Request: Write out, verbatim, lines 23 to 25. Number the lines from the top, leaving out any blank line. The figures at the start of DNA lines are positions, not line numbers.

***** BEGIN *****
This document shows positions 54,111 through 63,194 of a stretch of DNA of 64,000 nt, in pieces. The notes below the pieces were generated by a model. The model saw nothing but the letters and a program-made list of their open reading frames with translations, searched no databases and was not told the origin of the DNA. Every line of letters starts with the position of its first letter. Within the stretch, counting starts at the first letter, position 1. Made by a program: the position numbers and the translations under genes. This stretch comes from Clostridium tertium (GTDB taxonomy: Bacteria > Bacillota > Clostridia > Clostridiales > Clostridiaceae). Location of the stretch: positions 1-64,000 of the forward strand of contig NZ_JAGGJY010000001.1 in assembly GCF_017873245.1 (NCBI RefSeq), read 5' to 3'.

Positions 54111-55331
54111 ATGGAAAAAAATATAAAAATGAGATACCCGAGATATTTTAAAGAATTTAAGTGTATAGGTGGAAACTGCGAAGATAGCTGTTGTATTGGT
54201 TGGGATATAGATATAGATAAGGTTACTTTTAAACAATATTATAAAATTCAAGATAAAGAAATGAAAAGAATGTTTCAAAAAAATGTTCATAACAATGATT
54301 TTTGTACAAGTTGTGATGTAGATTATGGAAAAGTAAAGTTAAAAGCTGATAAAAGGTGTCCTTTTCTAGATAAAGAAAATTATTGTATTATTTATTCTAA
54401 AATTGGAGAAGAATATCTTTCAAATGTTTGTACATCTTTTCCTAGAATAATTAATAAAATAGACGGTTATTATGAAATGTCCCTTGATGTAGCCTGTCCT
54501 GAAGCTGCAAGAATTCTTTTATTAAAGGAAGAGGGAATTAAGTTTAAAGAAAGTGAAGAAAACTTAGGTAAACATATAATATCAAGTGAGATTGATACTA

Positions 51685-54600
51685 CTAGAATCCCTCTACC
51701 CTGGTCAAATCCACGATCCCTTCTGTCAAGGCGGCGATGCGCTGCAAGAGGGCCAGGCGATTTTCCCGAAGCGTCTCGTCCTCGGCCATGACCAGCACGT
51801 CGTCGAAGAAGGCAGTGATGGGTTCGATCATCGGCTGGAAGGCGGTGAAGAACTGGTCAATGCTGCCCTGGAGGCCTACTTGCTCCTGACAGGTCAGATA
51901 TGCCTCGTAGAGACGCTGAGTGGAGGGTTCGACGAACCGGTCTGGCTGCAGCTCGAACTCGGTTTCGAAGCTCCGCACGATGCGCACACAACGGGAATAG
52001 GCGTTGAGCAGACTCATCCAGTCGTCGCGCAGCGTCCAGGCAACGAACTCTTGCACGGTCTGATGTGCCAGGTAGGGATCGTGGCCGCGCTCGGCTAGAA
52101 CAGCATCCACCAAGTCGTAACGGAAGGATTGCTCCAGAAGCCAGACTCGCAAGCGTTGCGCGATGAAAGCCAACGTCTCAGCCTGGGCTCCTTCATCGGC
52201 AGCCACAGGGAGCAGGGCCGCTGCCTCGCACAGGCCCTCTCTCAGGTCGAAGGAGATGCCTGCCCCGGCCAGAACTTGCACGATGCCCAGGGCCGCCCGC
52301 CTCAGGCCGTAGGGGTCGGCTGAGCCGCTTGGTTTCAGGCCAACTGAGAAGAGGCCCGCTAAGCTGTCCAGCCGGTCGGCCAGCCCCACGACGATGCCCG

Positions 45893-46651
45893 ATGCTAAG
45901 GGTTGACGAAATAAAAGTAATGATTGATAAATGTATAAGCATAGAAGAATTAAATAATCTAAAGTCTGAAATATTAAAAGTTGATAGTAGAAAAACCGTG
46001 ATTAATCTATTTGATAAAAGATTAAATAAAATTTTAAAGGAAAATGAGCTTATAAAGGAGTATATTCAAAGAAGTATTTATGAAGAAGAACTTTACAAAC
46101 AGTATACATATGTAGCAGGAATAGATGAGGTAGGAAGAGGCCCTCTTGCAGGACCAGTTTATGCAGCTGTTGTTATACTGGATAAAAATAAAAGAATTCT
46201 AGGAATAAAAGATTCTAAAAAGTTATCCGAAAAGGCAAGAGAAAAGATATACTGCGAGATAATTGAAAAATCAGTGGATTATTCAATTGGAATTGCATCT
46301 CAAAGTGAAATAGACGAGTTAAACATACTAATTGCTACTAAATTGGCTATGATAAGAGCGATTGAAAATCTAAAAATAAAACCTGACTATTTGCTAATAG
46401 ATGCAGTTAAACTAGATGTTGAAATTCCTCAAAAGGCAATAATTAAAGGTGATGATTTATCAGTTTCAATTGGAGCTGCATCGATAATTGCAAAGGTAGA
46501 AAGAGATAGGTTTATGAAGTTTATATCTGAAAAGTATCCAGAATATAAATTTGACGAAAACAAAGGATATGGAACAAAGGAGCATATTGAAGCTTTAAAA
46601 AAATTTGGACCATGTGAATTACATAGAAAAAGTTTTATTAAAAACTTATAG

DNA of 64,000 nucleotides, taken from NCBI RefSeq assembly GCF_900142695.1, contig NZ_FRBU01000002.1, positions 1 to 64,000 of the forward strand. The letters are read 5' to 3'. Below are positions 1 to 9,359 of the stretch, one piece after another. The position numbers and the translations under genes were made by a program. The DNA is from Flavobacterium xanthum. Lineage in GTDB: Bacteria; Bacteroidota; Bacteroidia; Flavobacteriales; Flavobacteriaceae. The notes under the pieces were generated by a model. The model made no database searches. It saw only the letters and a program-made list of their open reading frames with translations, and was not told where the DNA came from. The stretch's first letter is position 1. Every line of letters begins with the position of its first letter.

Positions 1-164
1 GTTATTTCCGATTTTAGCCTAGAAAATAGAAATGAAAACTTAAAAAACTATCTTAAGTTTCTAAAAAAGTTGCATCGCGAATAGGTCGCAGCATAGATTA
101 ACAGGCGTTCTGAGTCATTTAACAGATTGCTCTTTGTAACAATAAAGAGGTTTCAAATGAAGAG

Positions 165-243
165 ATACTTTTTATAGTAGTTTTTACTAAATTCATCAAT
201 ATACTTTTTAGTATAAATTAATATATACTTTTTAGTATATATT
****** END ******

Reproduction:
46301 CAAAGTGAAATAGACGAGTTAAACATACTAATTGCTACTAAATTGGCTATGATAAGAGCGATTGAAAATCTAAAAATAAAACCTGACTATTTGCTAATAG
46401 ATGCAGTTAAACTAGATGTTGAAATTCCTCAAAAGGCAATAATTAAAGGTGATGATTTATCAGTTTCAATTGGAGCTGCATCGATAATTGCAAAGGTAGA
46501 AAGAGATAGGTTTATGAAGTTTATATCTGAAAAGTATCCAGAATATAAATTTGACGAAAACAAAGGATATGGAACAAAGGAGCATATTGAAGCTTTAAAA